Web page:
The level of manual control is slightly disappointing. Compared to the features of a camcorder such as the equivalently– priced Canon XL2, which features individual RGB gain controls, this is definitely a consumer model – though hopefully the forthcoming Z1 will add manual controls to match the XL2.

What really makes this a consumer unit, though, is the lack of XLR audio inputs – though again these will be on the Z1 when it arrives in a few months.

We reviewed the FX1 under two shoot conditions – one ENG set-up focusing on full-auto and quick-set up usage, and one dramatic/presentation set-up where much time was spent fine-tuning both the camera and production elements such as lighting. Footage was reviewed using Adobe Premiere Pro 1.5 with MainConcept’s MPEG Pro plug-in, as well as directly by connecting the camcorder to a Dell W2600 LCD HDTV using the provided component cable.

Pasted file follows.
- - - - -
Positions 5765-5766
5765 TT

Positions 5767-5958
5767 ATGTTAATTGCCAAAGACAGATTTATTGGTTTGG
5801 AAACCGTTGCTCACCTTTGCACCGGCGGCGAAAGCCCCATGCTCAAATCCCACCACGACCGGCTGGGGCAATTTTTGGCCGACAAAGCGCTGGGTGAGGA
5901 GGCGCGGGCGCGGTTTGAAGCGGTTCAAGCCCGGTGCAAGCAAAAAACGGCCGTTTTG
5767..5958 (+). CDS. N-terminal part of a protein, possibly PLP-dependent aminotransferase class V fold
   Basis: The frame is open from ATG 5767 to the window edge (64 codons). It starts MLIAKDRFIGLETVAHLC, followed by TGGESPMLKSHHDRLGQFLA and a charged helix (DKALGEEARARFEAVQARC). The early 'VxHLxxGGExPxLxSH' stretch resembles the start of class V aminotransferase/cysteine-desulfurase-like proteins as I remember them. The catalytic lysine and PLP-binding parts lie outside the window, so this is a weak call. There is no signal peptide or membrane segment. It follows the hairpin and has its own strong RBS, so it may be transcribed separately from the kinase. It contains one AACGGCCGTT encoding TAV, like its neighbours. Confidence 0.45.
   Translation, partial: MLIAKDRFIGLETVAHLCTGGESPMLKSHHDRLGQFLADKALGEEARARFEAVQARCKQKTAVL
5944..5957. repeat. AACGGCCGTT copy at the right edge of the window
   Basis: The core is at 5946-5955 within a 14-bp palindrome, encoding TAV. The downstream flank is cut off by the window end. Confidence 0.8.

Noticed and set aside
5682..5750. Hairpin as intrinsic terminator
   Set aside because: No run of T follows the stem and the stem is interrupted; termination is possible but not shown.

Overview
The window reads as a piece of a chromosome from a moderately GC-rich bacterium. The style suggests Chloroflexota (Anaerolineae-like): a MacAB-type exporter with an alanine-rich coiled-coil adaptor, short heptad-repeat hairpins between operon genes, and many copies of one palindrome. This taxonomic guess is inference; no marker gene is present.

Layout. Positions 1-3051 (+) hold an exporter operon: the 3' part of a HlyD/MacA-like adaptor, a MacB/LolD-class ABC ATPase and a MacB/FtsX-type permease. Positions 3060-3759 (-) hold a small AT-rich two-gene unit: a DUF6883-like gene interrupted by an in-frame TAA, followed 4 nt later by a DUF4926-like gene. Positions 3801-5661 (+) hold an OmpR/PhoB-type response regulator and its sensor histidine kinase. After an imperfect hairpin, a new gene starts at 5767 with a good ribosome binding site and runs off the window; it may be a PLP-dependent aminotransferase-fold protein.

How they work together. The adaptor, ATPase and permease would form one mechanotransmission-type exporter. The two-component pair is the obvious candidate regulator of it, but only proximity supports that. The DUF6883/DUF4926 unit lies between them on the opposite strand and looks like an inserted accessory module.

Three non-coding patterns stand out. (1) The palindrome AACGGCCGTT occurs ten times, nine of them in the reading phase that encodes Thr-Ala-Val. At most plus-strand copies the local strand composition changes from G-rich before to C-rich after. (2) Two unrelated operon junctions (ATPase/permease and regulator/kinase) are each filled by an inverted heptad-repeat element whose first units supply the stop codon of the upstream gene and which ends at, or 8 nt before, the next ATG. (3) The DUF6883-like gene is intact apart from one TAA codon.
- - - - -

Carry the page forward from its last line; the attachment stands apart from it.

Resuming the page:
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All of the captured footage was head-turningly crisp and detailed. Some subjects may not appreciate every wrinkle and mole being made plain – but that’s HD for you. 1080i footage captured in full-auto mode was better looking than you ever believed full auto could be – though the audio through the built-in mic wasn’t great and the lack of SMTPE colour bars will make you wish for the Z1.
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It should be noted that these comments are made in the context of our usual reviews of pro-level DV camcorders. There’s a huge gap between the FX1 and even Panasonic’s AJ-HDX400 DVCPRO HD camcorder.
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The FX1 proved fast to use in semi-automatic/documentary situations. Given enough time to set up properly, the lack of manual controls was noticable. We also tried out the FX1’s Cinematone Gamma faux-film look, which does the trick but offers much less flexibility than that found on the XL2 or DVX100A.